security class be writer and professional

timer Asked: Nov 25th, 2014

Question description

On most top ten mitigation lists is the need to keep systems patched.  The articles and comments below indicate that patching is not always effective.  Read one of the articles below and provide a unique and relevant comment supporting patching or describing its cons. two paragraphs 


On Tuesday, November 11, Microsoft released 14 bulletins to address 33 vulnerabilities in a variety of products. Two bulletins that were originally scheduled for release have been held back due to concerns that they did not adequately address certain security issues in Microsoft Exchange Server. 

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 Among the vulnerabilities addressed is a critical flaw that affects all versions of Windows since Windows 95 and has existed for nearly 20 years. This particular flaw could be exploited to launch drive-by attacks and run code remotely. It also circumvents Microsoft's Enhanced Mitigation Experience Toolkit (EMET). -year-old-schannel-bug-but-no-patch-for-xp/d/d-id/1317423? - all_windows_versions/ -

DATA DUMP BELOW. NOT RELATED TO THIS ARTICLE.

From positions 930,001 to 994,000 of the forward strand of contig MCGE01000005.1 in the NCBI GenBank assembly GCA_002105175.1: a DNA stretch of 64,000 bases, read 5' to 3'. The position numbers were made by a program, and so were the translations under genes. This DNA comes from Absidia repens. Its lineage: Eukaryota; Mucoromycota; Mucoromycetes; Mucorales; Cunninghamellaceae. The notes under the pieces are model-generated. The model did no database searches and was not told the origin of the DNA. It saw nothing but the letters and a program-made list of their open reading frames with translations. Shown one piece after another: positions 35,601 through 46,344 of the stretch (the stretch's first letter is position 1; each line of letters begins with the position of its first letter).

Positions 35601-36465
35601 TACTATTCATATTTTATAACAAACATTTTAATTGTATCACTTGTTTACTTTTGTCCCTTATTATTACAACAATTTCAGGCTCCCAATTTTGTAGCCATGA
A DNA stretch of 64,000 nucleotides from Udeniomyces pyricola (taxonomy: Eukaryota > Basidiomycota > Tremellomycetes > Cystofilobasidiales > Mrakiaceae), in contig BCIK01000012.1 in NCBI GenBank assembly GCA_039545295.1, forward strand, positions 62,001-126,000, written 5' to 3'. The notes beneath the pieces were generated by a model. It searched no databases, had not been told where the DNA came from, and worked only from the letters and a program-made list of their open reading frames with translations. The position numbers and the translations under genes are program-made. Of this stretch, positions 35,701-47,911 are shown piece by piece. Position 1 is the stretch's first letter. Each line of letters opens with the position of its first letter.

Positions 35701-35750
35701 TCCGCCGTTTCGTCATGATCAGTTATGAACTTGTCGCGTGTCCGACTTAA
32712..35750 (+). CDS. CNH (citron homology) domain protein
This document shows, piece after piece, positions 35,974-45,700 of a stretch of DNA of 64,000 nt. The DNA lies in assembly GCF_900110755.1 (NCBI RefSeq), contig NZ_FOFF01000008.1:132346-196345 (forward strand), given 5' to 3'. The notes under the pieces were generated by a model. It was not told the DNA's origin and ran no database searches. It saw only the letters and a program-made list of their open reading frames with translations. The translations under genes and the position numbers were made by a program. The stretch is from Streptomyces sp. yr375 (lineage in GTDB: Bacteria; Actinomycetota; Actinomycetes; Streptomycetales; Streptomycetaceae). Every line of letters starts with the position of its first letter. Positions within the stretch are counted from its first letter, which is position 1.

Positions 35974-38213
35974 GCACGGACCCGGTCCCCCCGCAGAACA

[Editor's Note (Ullrich): This was not only a large, but also a very "tricky" patch Tuesday. First of all, with MS14-066 (SCHANNEL), Microsoft dropped the first unauthenticated remote code execution vulnerability in years. This fall could become a huge problem, even though it looks that up to this point, exploitation will be a bit more difficult. To make things worse, Microsoft's bulletin and patch quality seems to be waning. Two of the bulletins announced for November have been moved to December without further announcement. The bulletin for MS14-066 is lacking significant details, for example the fact that this patch covers multiple flaws (a certificate evasion flaw plus at least two buffer overflows). MS14-064 is another incomplete attempt to fix the ongoing "sandworm" OLE issue, and apparently it is still not complete (the first attempt, MS14-060 fell short as well). Microsoft used to do better then that. (Murray): Does the risk really go up simply because support ends on a mature product or is the risk, if any, in the continued use of an obsolete product? I am reminded that ShellShock was at least twenty-five years old.  While it made systems in which it was used vulnerable, it seems to me that it operated the way that it was intended to operate. It was an embedded escape mechanism, one of many.  The real vulnerability was in the use of a component that was not fully understood.  "Software Engineering" is a contradiction in terms if it does not include the concept of "strength of materials."  It may be an over constrained problem, but if so, we should not call it engineering. ]

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